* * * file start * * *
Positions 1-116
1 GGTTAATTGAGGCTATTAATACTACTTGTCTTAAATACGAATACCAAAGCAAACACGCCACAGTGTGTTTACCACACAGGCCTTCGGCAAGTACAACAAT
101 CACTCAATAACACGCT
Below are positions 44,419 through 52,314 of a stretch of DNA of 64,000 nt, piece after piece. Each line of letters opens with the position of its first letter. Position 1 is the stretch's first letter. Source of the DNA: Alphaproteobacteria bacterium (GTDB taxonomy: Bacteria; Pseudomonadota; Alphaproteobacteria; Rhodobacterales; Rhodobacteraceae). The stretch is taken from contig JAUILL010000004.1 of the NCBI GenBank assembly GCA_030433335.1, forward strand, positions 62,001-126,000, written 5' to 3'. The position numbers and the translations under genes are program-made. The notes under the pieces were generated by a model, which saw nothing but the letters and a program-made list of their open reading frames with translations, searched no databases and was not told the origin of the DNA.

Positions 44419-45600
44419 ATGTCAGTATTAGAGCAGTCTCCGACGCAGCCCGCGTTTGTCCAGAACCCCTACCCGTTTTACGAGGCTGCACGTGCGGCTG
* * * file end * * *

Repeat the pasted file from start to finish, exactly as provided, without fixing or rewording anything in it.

Positions 1-116
1 GGTTAATTGAGGCTATTAATACTACTTGTCTTAAATACGAATACCAAAGCAAACACGCCACAGTGTGTTTACCACACAGGCCTTCGGCAAGTACAACAAT
101 CACTCAATAACACGCT
Below are positions 44,419 through 52,314 of a stretch of DNA of 64,000 nt, piece after piece. Each line of letters opens with the position of its first letter. Position 1 is the stretch's first letter. Source of the DNA: Alphaproteobacteria bacterium (GTDB taxonomy: Bacteria; Pseudomonadota; Alphaproteobacteria; Rhodobacterales; Rhodobacteraceae). The stretch is taken from contig JAUILL010000004.1 of the NCBI GenBank assembly GCA_030433335.1, forward strand, positions 62,001-126,000, written 5' to 3'. The position numbers and the translations under genes are program-made. The notes under the pieces were generated by a model, which saw nothing but the letters and a program-made list of their open reading frames with translations, searched no databases and was not told the origin of the DNA.

Positions 44419-45600
44419 ATGTCAGTATTAGAGCAGTCTCCGACGCAGCCCGCGTTTGTCCAGAACCCCTACCCGTTTTACGAGGCTGCACGTGCGGCTG